The Fulbright program encourages its distinguished teachers to attend professional development during their time overseas, so I was grateful to receive a grant to participate in a workshop in Malaysia. I arrived on Thursday and on Friday I enjoyed a great tour of Nexus International School in Putrajaya, about 30 minutes from Kuala Lumpur. This school has a strong vision with a focus on leveraging technology to help prepare students for the future. Technology in education can get a bad rap, often for good reasons. Too many districts have spent large sums of money for equipment such as SMART Boards and iPads, only to see them gather dust because teachers were not prepared to use them, there aren’t any funds to repair them when they stop working, they quickly become obsolete, and many other reasons.
Sure, there is often a brief period of excitement when students say they are more motivated in school thanks to the new technology. However, that period will not last if teachers are not trained in using technology in ways that actually increase student learning. Teachers also need time to collaborate and plan lessons that cross disciplines, since real-world problems are rarely isolated to one field of study.
Nexus International School was founded in 2007 and began with a focus on technology. The classrooms and meeting areas are designed to be collaborative. Even though there is a fairly high turnover in the student and staff population, the curriculum seems to be very consistent from year to year.
From what I observed, a key to their success is the leadership at the school. There is an “IT” department, but it is different from most I have seen. The specialists in this department are former teachers who meet regularly with grade-level teams to discuss curriculum. They map out each grade’s plan for the year and design lessons that will best meet the needs of students. They coordinate lessons so that students do not end up doing a movie project, for example, in three different subjects. Rather, they focus on helping teachers find connections between subjects so that technology can be used to integrate the disciplines. Finally, they also teach. These experts have designed and taught courses to help students acquire the necessary skills for future projects.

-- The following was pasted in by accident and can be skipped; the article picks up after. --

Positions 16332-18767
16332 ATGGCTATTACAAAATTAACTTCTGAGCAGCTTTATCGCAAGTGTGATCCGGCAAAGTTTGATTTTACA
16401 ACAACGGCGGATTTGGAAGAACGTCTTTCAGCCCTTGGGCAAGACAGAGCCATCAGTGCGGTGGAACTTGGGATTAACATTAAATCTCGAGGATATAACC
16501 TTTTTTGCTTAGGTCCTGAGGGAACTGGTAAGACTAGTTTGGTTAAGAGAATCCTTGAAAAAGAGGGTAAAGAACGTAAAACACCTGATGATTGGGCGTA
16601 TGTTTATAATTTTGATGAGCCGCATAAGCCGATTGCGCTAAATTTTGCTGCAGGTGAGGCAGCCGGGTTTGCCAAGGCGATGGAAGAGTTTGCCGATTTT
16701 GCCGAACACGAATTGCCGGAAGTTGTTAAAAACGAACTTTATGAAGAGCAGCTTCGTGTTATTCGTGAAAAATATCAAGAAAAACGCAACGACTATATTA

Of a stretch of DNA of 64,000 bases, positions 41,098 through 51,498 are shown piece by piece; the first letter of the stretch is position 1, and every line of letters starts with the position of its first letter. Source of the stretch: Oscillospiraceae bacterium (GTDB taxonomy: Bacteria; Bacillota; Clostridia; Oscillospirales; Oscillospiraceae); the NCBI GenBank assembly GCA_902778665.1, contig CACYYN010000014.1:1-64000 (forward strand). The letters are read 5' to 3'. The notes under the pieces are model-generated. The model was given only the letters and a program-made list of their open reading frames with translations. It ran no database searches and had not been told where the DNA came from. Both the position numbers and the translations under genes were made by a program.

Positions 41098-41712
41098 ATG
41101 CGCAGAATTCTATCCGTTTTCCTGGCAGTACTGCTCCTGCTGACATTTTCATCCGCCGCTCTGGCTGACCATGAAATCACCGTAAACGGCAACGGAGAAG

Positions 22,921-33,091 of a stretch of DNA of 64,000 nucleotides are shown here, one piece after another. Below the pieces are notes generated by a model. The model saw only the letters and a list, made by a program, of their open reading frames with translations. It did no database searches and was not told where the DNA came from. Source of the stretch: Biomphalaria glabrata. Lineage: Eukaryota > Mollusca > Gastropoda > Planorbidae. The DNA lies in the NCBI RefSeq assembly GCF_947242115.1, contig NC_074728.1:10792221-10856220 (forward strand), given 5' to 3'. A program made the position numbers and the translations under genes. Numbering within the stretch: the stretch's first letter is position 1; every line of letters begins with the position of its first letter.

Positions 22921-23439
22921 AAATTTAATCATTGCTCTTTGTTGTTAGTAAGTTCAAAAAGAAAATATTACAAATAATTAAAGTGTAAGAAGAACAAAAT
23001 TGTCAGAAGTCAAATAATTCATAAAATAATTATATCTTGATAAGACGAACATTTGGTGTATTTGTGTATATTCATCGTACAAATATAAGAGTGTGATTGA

During our tour, we saw many students using technology, but many were not. Being a technology school does not mean that students are on devices all the time. It is important for students to see the technology as a tool and to know that sometimes a paper and pencil, a handwritten note, or a traditional book are better.
It has taken many years and a lot of resources for Nexus to develop this program, and they will be the first to admit that they are not perfect. For example, they are trying to find ways to have middle and high school teachers do more integrated projects. They have also had limited success with creating authentic work that students can apply to the real world, but they are always making improvements. What I observed at Nexus was very real and achievable. I hope that more educators can look to schools like Nexus to see what is possible when integrating technology into teaching and learning.
I also spent all day Saturday and Sunday at the DEEP Learning Conference, hosted by Nexus, with over 100 educators from around Asia. I attended six mini-sessions and three extended, or deep learning, sessions each day. That’s eighteen engaging and hands-on experiences all about the meaningful integration of technology in the classroom. I’ve decided to come to the nearest mall (they’re everywhere in Malaysia) and begin the process of reflecting on the weekend over some chai tea and strong wifi. I am lucky to be able to have some time off to travel in Malaysia this week, but the other teachers are flying/driving home to get back to school tomorrow. It has been a fantastic weekend with a dedicated group of educators.